The True Pain of Joblessness

We all know we’re experiencing a jobless recovery. Each month we wait for the newest jobs statistics, and their release is immediately followed by numerous analyses of what the number means for the recovery. Frustration with the situation is simmering, causing both the President and his challenger to release different attack ads about their opponent’s job records.

Source: United Technologies/Congressional Connection/National Journal, April 2012.

And why shouldn’t they? This chart from the American says it all. Americans feel the government should be doing more to get people back to work, but no one sees it as likely that they will. My colleague Kevin Hassett explains the truth about the high unemployment rate this way in Sunday’s New York Times:

In 2007, before the Great Recession, people who were looking for work for more than six months — the definition of long-term unemployment — accounted for just 0.8 percent of the labor force. The recession has radically changed this picture. In 2010, the long-term unemployed accounted for 4.2 percent of the work force. That figure would be 50 percent higher if we added the people who gave up looking for work.

Long-term unemployment is experienced disproportionately by the young, the old, the less educated, and African-American and Latino workers.”

As scary as this is, what’s even more frightening is the toll this takes on each unemployed American. Kevin goes on to discuss the long-term implications:

The result is nothing short of a national emergency. Millions of workers have been disconnected from the work force, and possibly even from society. If they are not reconnected, the costs to them and to society will be grim.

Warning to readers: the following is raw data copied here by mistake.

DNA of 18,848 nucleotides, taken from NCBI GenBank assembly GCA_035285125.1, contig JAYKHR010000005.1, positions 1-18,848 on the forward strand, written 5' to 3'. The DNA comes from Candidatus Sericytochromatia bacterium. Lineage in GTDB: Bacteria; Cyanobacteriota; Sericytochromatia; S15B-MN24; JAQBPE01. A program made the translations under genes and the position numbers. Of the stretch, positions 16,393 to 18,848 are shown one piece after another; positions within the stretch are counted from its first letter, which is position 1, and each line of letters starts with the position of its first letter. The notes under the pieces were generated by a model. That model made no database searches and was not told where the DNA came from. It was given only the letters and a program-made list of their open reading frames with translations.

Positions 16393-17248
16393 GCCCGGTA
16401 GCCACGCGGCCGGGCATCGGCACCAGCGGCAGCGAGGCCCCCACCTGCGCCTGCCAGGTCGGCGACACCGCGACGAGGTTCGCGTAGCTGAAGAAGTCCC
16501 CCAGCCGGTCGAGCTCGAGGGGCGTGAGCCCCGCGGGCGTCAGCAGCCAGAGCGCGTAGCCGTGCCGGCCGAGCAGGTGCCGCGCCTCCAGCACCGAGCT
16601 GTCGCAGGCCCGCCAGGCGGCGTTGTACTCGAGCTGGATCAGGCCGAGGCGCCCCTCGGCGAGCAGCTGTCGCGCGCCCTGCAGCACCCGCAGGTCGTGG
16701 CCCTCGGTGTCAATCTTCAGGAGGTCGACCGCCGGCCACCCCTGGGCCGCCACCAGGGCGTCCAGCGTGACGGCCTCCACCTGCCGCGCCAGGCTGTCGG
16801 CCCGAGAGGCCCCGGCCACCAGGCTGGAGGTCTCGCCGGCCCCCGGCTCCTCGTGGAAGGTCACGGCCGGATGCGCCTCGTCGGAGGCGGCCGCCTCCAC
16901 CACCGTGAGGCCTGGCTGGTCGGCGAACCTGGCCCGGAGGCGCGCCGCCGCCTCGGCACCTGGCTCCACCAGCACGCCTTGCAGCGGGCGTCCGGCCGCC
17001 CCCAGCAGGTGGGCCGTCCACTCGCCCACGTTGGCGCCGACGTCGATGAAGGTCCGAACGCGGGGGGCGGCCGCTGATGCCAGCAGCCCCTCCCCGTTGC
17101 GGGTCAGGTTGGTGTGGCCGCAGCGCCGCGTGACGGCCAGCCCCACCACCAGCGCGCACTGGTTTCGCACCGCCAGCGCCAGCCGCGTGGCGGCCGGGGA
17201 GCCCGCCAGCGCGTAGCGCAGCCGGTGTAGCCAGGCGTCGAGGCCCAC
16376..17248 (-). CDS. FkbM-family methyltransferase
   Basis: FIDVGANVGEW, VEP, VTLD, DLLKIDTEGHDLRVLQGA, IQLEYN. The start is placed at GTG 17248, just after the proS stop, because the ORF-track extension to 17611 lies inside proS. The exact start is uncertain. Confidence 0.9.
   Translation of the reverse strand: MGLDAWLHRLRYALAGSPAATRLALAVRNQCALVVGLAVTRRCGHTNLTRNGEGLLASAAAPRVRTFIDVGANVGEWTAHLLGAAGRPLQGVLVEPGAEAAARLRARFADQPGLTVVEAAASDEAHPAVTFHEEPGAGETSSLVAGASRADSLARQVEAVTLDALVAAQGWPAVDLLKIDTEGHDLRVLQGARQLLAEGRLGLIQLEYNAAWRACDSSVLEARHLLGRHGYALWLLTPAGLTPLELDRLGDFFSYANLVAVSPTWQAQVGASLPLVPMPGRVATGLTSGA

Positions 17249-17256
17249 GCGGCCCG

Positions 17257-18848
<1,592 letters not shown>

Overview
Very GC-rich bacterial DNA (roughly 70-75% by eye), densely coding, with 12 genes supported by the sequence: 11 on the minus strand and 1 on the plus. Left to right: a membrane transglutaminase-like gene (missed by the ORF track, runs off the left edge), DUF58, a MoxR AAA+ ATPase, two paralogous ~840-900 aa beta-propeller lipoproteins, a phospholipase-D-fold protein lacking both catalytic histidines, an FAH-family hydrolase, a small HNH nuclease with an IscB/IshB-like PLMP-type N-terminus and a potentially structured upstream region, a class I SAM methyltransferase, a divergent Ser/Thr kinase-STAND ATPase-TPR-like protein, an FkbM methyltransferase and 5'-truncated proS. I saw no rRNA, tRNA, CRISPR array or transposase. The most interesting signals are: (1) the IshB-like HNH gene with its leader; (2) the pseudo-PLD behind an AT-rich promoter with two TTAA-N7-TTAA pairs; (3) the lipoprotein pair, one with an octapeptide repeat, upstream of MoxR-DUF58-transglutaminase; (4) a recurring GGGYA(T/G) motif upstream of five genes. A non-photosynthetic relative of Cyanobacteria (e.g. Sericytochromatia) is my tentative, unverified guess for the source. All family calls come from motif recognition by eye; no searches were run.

Unemployment is almost always a traumatic event, especially for older workers. A paper by the economists Daniel Sullivan and Till von Wachter estimates a 50 to 100 percent increase in death rates for older male workers in the years immediately following a job loss, if they previously had been consistently employed. This higher mortality rate implies that a male worker displaced in midcareer can expect to live about one and a half years less than a worker who keeps his job.”

The causes for this are numerous — prolonged joblessness is associated with serious illness,  psychiatric problems, and suicide. And the negative consequences are passed on to the next generation through an “18 percent increase in the probability of divorce following a husband’s job loss and 13 percent after a wife’s.”

Free enterprise advocates everywhere need to ceaselessly recite this very immoral human tragedy as we advocate for policies that create jobs. And we need to always remember the true purpose behind vocation: earned success. Americans will flourish when we craft policies that get out of the way of entrepreneurs and allow the private sector to once again become America’s main engine of growth.

Arthur Brooks